Thing to remember

So we have learnt that we need to repeat some words in a sentence for clear unambiguous comparison even if that word is already present in the sentence.

 

Now in a sentence in which comparison is clear, repeating the preposition or the helping word will not be wrong. Let’s look at sentence two here.

 

SIMPLE SENTENCE 2: John cooks better pizza than his wife.

 

Ellipsis does not lead to ambiguity in meaning or comparison in this sentence. However, the sentence will still not be incorrect if we write it the following way:

  • John cooks better pizza than does his wife.

So, even if the helping word “does” is not written in this sentence, the comparison is clear, However, repeating “does” does not make this sentence incorrect. In case of clear comparisons, repeating the helping verb or the preposition is OPTIONAL.

Practice Official Question#1

Solve this question from GMAT Prep.

 

Despite recent increases in sales and cash flow that have propelled automobile companies’ common stocks to new highs, several industry analysts expect automakers, in order to conserve cash, to set dividends more conservatively that they were.

 

  1. to set dividends more conservatively than they were
  2. to set dividends more conservatively than they have been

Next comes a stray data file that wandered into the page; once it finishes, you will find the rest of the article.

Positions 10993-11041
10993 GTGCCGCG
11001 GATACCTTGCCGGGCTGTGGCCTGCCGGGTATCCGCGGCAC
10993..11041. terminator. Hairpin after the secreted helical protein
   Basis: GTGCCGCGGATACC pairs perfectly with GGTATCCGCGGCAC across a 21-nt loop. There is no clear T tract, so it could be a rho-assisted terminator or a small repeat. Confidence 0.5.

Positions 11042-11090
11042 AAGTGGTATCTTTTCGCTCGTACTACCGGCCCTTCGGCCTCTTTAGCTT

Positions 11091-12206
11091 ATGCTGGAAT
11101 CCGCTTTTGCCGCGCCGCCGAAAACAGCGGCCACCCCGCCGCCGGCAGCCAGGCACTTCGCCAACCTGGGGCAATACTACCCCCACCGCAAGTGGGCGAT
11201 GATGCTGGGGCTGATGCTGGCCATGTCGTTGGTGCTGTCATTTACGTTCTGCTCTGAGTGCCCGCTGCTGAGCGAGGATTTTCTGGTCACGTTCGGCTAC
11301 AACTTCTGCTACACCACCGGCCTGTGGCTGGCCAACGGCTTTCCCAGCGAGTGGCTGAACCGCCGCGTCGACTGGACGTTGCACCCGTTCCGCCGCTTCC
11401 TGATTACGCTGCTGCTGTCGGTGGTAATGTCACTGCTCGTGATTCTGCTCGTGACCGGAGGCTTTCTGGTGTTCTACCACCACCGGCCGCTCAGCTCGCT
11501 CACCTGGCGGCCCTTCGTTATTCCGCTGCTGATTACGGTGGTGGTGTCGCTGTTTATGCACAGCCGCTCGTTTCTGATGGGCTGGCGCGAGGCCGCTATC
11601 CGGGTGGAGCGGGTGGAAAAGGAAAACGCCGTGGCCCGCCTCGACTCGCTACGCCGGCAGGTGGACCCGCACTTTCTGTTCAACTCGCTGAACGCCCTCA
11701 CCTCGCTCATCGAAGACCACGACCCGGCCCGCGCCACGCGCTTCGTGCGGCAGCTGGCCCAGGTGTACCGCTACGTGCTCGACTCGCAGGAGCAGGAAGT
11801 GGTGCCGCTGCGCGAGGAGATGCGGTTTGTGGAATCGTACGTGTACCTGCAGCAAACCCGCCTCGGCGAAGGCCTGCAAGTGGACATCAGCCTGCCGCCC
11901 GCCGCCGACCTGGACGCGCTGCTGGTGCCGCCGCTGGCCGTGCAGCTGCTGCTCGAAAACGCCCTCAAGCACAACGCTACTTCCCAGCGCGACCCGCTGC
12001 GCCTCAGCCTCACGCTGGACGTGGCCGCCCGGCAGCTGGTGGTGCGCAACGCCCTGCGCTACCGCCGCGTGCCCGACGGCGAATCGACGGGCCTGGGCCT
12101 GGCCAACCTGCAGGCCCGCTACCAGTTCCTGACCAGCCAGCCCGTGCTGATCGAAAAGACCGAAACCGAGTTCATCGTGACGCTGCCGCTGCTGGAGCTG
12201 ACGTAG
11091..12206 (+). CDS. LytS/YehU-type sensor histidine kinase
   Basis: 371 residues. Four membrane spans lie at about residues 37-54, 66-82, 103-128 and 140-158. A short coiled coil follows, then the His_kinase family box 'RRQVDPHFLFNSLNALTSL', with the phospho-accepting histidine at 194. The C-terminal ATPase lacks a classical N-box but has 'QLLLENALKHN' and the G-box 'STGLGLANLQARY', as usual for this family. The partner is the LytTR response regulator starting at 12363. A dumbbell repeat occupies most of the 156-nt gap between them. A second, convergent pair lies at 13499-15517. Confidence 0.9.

3. to be more conservative than they have been in setting dividends
  4. that they will be more conservative than they were in setting dividends
  5. that they will be more conservative than they have been to set dividends

Practice Official Question#2

Solve this question fresh from the oven of e-gmat.

 

After comparing the Neanderthal DNA to the same stretch of DNA from human mitochondria and to equivalent chimpanzee DNA, geneticists have found that the Neanderthal DNA was more similar to human DNA than chimp DNA.

 

  1. have found that the Neanderthal DNA was more similar to human DNA than chimp DNA
  2. might find that the Neanderthal DNA was more similar to human than chimp
  3. have found that the Neanderthal’s was more similar to human than chimp’s
  4. have found that the Neanderthal DNA was more similar to human DNA than to chimp DNA
  5. found that the Neanderthal DNA was more similar than human DNA and chimp DNA